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Greenhouse farms in Baidoa provide a secure living to displaced families


Monday July 8, 2024


Fiiday doing her daily job of harvesting the farm produce/Abdullahi Mohamed/Ergo

Displaced families in Baidoa, southern Somalia, say that a greenhouse farming project set up to provide sustainable livelihoods for them has uplifted their living standards.

Fiiday Ali Ibrahim, who lives in Garasweyne IDP camp, has been growing fresh produce such as tomatoes and lettuce as part of group running a greenhouse farm outside the city. Two other women in her team sell to suppliers, local restaurants and grocery stalls in Baidoa.

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Fiiday gets $5-6 a day as her share of the income, which enables her family to eat three meals a day and also cover their other needs.

“This work means happiness for me and my family. It has facilitated a lot for us. If one of my children gets sick today it’s easier for us to manage,” she said.

Fiiday, 43, has been the sole breadwinner for her family of nine children since her husband gave up work after being injured during manual labour jobs.

“I am a mother and I used to be worried about everything – how would my children get food, how would they get an education, and how would we transform our lives,” she said.

Fiiday and her family were displaced from Busul area, 21 kilometres from Wajid in Bakool region, in 2021when severe drought destroyed their three-hectare farm and killed their 40 goats. Since arriving in the IDP camps she had been hawking sesame sweets in the streets of Baidoa, making about $2 a day.

Three hundred people, including 205 women and 95 men, are now working on 29 greenhouse farms set up by the NGO, SOS Children’s Villages, serving communities in Buula-fiin, Horsed and Garasweyne IDP camps.

As these people were mostly farmers, they could adapt to cultivating under greenhouse conditions.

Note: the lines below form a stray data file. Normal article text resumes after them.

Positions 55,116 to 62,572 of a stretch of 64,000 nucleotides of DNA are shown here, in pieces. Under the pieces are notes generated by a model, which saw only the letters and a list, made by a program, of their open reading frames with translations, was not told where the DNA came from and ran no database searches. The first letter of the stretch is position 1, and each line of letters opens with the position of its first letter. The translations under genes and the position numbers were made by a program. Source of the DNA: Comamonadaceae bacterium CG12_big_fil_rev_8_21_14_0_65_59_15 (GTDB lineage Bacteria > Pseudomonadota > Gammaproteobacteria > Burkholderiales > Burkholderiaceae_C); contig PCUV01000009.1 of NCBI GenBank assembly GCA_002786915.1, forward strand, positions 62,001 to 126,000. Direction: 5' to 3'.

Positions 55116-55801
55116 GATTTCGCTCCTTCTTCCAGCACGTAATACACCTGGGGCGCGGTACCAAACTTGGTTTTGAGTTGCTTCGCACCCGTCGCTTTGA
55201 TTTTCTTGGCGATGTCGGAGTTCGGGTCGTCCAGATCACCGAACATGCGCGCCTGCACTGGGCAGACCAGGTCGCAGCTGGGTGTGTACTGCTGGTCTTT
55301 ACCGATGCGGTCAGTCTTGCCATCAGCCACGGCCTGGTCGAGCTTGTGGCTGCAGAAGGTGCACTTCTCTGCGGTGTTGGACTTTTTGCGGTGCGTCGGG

Mohamed Isgowe Ali, 47, said his wife and seven children have been given new opportunities by the greenhouse project.

“A lot has changed in my life; part of the change is that my children are now going to school for the first time. Previously I was unemployed,” he said.

Mohamed works with 14 others on a greenhouse farm, watering the crops and cleaning. They grow tomatoes, spinach, pepper and lettuce and make a good income from their daily sales.

He has built a three room iron-sheet house for his parents after taking a $3,000 loan that he is paying off $50 every month.

“My parents didn’t have a house – I have got them one. I also support their bills. There has been a positive change. I hope to get an even bigger farm one day and I’m working towards that,” he said.

Mohamed and his family were forced to abandon their four-hectare farm in Derbi-biyodle village, 70 kilometres from Baidoa, in 2021 because of the devastating drought. They left the village to join Horsed IDP camp in the city, hoping to find help and alternative livelihoods.

SOS Children’s Villages provided the infrastructure and equipment for the greenhouses, including water wells and pumps for irrigation, and leased the farmland for five years from December 2023.

“The importance of this project is in creating sustainable livelihoods for the beneficiaries so that they can support their meals and children’s education,” said Ali Abdullahi Suleyman, the coordinator of SOS in Baidoa.

Ali said the IDP families used to receive occasional aid that ran dry after a few months, whereas the greenhouse farms are a long term project to support the vulnerable families. He also noted that greenhouse farms require less water compared to conventional farms.



 





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